Shirlene

I have had German Shepherds all my life. 90% of the time they were in the house. One of my Shepherds had some skin problems, so the groomer clipped his hair about 1-1/2 inches long. It made it much easier to apply his skin medicine. He liked it - I imagine he also liked the relief the medicine gave him. After his hair grew out longer, he pranced even more. Felt more like himself, I'm sure.

I've never done anything other than comb, comb, comb my Shepherds hair. Bathe them occasionally. They've all been beautiful and very happy. I currently have a white German Shepherd who is blowing his coat - so I'm combing even more right now so the snow storm in the house is less. smile.

Rena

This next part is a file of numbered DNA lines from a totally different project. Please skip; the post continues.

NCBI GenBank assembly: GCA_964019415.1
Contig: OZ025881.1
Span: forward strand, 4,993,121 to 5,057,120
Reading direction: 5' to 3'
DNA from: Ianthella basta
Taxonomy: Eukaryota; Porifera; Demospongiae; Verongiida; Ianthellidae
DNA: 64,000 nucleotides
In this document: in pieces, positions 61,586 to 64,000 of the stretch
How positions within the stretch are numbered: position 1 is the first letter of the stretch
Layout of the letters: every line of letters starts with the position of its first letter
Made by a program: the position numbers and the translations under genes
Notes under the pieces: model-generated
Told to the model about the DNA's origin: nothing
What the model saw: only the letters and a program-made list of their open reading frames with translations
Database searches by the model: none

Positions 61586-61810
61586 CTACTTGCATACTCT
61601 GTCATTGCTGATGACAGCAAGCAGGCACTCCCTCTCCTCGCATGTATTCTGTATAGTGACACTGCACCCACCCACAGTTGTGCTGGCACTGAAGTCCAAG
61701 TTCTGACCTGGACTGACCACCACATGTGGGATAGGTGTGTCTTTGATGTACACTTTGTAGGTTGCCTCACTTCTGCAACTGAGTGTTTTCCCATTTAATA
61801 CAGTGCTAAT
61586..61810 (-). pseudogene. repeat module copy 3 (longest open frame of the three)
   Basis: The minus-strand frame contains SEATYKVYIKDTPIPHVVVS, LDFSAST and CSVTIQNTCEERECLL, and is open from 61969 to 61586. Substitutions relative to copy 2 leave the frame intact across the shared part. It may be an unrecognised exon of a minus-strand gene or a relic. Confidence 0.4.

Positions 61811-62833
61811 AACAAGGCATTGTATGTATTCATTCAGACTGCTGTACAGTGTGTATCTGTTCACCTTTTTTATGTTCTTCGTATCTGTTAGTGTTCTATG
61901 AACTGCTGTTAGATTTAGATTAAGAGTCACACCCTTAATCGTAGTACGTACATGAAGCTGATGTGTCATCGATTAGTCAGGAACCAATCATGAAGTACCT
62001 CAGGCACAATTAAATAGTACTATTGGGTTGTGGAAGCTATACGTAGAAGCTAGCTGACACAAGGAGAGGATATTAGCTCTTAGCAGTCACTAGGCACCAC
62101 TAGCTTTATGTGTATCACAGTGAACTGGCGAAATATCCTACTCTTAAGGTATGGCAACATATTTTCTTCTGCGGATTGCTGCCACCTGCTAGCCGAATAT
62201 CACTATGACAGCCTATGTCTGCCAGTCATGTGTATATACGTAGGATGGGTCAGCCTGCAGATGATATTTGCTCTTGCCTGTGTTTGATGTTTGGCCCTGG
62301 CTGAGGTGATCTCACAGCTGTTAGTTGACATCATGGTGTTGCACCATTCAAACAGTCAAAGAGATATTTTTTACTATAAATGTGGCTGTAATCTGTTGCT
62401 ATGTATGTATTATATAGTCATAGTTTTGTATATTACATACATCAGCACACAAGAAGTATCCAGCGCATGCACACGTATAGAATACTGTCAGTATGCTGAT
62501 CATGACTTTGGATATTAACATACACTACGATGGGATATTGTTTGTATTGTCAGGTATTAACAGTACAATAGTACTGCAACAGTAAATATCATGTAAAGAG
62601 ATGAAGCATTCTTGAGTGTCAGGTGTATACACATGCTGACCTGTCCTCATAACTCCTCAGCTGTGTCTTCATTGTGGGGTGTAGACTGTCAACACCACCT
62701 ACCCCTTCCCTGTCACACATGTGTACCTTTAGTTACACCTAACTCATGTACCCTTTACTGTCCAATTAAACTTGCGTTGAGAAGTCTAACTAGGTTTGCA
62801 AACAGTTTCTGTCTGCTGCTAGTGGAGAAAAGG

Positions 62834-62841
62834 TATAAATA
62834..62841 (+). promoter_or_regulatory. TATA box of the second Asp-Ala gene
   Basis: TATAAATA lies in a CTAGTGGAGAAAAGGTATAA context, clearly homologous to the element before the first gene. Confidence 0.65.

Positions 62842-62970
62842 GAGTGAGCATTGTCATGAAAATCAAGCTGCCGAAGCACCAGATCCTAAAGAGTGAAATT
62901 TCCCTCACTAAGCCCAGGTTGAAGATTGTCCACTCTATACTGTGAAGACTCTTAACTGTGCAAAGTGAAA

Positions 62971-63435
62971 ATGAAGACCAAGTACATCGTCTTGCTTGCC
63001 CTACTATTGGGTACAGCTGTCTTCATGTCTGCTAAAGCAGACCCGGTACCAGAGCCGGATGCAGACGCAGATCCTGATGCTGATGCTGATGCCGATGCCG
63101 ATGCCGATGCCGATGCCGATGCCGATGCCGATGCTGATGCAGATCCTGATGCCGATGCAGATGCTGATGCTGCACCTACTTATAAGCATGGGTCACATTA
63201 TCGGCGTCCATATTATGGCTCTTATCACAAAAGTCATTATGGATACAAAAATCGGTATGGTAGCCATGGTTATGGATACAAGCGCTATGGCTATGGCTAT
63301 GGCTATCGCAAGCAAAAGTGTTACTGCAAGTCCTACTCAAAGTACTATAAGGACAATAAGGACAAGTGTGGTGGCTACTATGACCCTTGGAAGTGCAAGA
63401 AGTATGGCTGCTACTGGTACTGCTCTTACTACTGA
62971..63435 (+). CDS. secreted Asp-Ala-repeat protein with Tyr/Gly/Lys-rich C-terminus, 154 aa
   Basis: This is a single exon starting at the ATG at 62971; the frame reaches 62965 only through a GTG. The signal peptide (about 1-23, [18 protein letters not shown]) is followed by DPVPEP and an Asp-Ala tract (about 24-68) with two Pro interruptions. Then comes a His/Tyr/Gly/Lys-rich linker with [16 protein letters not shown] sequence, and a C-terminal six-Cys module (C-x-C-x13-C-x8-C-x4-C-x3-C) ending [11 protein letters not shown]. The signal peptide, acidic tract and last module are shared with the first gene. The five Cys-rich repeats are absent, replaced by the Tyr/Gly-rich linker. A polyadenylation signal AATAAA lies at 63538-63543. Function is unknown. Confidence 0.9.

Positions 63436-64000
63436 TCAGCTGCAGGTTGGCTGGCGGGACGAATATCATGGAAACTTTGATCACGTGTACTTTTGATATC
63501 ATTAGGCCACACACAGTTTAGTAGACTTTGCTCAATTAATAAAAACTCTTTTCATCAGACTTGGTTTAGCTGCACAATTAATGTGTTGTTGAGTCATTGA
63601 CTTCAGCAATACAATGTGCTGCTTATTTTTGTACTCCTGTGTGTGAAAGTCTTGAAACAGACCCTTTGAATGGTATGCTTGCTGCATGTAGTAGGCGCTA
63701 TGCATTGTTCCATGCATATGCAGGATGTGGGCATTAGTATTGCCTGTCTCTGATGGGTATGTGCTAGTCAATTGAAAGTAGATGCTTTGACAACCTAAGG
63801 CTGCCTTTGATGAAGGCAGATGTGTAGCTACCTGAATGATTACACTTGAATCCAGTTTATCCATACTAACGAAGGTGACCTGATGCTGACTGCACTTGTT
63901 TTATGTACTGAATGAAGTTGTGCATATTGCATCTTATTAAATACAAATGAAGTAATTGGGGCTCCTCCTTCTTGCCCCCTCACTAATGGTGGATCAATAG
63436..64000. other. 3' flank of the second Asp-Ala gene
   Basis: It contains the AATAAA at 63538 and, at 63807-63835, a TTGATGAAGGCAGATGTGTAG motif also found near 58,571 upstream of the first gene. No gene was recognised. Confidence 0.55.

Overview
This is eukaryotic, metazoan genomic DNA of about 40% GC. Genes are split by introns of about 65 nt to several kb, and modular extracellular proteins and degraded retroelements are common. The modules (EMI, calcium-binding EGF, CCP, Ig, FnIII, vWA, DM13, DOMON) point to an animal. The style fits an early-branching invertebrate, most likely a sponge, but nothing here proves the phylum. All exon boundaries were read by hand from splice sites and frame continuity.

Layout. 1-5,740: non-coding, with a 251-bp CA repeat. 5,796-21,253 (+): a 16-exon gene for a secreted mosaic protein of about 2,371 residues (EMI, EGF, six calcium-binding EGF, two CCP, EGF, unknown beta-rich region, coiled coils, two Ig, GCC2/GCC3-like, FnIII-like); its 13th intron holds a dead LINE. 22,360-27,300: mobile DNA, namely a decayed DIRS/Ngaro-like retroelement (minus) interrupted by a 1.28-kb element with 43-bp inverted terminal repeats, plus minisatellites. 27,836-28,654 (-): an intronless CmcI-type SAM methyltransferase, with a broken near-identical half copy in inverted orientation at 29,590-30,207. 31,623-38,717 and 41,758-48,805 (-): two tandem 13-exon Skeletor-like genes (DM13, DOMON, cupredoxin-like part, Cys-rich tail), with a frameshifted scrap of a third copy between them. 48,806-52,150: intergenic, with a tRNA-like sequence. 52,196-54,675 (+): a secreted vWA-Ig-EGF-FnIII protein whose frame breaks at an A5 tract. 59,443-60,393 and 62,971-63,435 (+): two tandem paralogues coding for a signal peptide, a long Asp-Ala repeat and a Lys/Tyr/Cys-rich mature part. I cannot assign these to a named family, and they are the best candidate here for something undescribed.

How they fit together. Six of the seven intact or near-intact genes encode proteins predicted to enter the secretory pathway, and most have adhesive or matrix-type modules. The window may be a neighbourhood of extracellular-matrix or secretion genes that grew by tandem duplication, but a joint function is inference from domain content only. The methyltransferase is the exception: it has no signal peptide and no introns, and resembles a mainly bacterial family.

hubby had 2 long hair chawawa's when we first gotmarry. I ended up being their care giver. I noticed that in the summer they only wanted to lay around n do nothing. They were constantly panting n drooling. I decided it was time to buy sheers. I shaved them close but left enough to cover their skin so it wasnt exposed to the sun. After the firsttime, the dogs were happy little boys, running around and jumping and plYing again. Panting was limited n drooling gone. Would let it grown in for winter since we live in Pennsylvania. We average 2 major storms a yr. Their coats grew in much softer & I made my Peanut Butter & Jelly very happy dogs.